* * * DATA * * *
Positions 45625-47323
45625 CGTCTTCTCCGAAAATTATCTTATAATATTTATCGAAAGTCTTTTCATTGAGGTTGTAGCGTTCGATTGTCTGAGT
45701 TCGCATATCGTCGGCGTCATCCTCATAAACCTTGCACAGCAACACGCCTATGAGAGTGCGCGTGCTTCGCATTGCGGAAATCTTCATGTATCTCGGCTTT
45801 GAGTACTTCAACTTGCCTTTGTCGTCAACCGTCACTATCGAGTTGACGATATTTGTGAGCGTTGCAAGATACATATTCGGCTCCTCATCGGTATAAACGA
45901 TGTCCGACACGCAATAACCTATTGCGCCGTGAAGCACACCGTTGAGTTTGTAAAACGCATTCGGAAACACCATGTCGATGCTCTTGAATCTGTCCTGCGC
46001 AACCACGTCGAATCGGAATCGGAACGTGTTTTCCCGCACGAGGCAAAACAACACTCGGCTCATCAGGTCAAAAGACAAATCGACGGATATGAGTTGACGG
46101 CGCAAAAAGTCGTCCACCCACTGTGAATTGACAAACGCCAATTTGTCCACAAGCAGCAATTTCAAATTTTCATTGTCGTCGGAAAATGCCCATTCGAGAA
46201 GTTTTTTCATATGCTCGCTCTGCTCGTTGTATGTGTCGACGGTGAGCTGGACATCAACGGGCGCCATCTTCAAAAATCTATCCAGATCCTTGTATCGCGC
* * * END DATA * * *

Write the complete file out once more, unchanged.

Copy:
Positions 45625-47323
45625 CGTCTTCTCCGAAAATTATCTTATAATATTTATCGAAAGTCTTTTCATTGAGGTTGTAGCGTTCGATTGTCTGAGT
45701 TCGCATATCGTCGGCGTCATCCTCATAAACCTTGCACAGCAACACGCCTATGAGAGTGCGCGTGCTTCGCATTGCGGAAATCTTCATGTATCTCGGCTTT
45801 GAGTACTTCAACTTGCCTTTGTCGTCAACCGTCACTATCGAGTTGACGATATTTGTGAGCGTTGCAAGATACATATTCGGCTCCTCATCGGTATAAACGA
45901 TGTCCGACACGCAATAACCTATTGCGCCGTGAAGCACACCGTTGAGTTTGTAAAACGCATTCGGAAACACCATGTCGATGCTCTTGAATCTGTCCTGCGC
46001 AACCACGTCGAATCGGAATCGGAACGTGTTTTCCCGCACGAGGCAAAACAACACTCGGCTCATCAGGTCAAAAGACAAATCGACGGATATGAGTTGACGG
46101 CGCAAAAAGTCGTCCACCCACTGTGAATTGACAAACGCCAATTTGTCCACAAGCAGCAATTTCAAATTTTCATTGTCGTCGGAAAATGCCCATTCGAGAA
46201 GTTTTTTCATATGCTCGCTCTGCTCGTTGTATGTGTCGACGGTGAGCTGGACATCAACGGGCGCCATCTTCAAAAATCTATCCAGATCCTTGTATCGCGC